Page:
Benefits are beneficial only if you’re offering perks that are meaningful to your employees and they actually advantage of those perks. As an employer, you cannot simply publish a list of the usual menu options in the hope that the longer your list, the more impressed prospective and existing employees will be. You have to inspire and support employee engagement in choosing and using benefits.
Depending on where you get your information, millennials now number between 53 and 75 million workers. Obviously, getting them engaged is critical, yet many employers despair because they see this age group as the most disconnected from their job.
While that may be true, Brianna Steinhilber of NBC News suggests “they may feel like they’re ‘waiting’ for their employers to catch up with them, thus affecting how much they are able to emotionally commit at work.” And she says we should be careful in pointing the finger at only millennials, because a full two-thirds of employees are disengaged at work.
Millennials aren’t merely waiting, they are showing the way
In fact, they are leading change throughout the workplace. Happily for employers, it turns out many of the benefits millennials want most – and the most effective ways to engage them in your benefits program — are pretty much the same as what your Gen Xers and baby boomers want.
So if you’re millennial-savvy when it comes to your benefits program, you can boost job satisfaction and benefits participation across the board. And give yourself a distinct advantage when it comes to recruiting and retaining the top talent you need to compete and grow.
What can HR and benefits managers learn from millennials?
Know your customer
Today’s most-respected employers treat their employees with the same care as they treat customers because, in a significant sense, they are just that. Every successful sales or marketing manager knows that increasing sales hinges on understanding your customers’ needs and fondest desires. What’s most important to them? Why? Speak to that, and customers will love you.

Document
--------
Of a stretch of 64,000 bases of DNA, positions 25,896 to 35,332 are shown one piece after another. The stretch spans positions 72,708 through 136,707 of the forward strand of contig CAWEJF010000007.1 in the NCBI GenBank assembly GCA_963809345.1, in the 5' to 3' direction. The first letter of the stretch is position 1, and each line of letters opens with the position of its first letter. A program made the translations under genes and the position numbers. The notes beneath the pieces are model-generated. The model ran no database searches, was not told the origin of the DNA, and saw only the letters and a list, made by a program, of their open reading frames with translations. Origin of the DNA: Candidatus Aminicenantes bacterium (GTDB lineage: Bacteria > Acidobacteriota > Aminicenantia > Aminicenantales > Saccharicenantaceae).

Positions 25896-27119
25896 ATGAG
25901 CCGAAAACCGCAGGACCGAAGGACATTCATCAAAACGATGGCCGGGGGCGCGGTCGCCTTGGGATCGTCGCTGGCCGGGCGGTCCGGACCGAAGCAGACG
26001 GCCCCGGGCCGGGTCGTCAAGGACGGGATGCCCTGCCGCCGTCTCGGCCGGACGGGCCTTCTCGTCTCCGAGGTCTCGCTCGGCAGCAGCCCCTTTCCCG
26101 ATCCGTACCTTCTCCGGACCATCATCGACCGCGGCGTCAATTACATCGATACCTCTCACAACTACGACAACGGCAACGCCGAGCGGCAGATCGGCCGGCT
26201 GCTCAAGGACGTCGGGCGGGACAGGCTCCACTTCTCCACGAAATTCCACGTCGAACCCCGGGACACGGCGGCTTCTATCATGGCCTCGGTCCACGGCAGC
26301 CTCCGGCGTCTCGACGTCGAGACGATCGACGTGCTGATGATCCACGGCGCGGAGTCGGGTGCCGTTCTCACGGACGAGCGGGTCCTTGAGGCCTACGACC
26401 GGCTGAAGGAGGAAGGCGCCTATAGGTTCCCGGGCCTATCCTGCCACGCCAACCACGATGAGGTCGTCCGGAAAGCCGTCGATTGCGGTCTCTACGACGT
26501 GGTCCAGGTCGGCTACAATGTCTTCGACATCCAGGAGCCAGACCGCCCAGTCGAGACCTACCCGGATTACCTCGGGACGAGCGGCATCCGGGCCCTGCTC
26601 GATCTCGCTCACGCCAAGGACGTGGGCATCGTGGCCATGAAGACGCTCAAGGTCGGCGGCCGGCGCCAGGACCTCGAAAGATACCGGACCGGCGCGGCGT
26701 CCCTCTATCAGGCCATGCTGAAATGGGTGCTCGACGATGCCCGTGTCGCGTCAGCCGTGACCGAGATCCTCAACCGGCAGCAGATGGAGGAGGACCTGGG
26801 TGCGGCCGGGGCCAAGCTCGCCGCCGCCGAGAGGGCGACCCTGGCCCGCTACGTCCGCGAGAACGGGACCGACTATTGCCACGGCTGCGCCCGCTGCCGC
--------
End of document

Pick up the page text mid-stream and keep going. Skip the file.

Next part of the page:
It’s no different with your benefits program. Leading-edge HR professionals know that. They’re working overtime, if you will, to identify new benefits and refine traditional offerings, to meet two very different goals: curbing costs and increasing engagement. Not an easy assignment. Especially when you’re dealing with a range of audiences. Experts say one key to better benefits engagement is segmentation.
Not only age, but family considerations and overall lifestyle affect what your employees want in the way of benefits. We all know that, but one of the most common mistakes companies make is lumping millennials together as a single audience. This “generation” is usually defined as including everyone born between 1982 and 2004. That’s a 22-year span.
Older millennials are more settled in their careers than those still in their early 20s. Many have moved beyond the “carefree singles” lifestyle to owning a home and having children to support. So how they view health care and other types of insurance, in particular, may be very different. On the other hand, you may be surprised to learn that 70% of millennials own life insurance – either group or individual, or both. That figure is on the rise.
Those who are farther along in their career, with higher earnings, are more likely to be interested in “wealth management” financial benefits, whereas their younger counterparts would rather have an option that helps them deal with student loans or start a savings plan.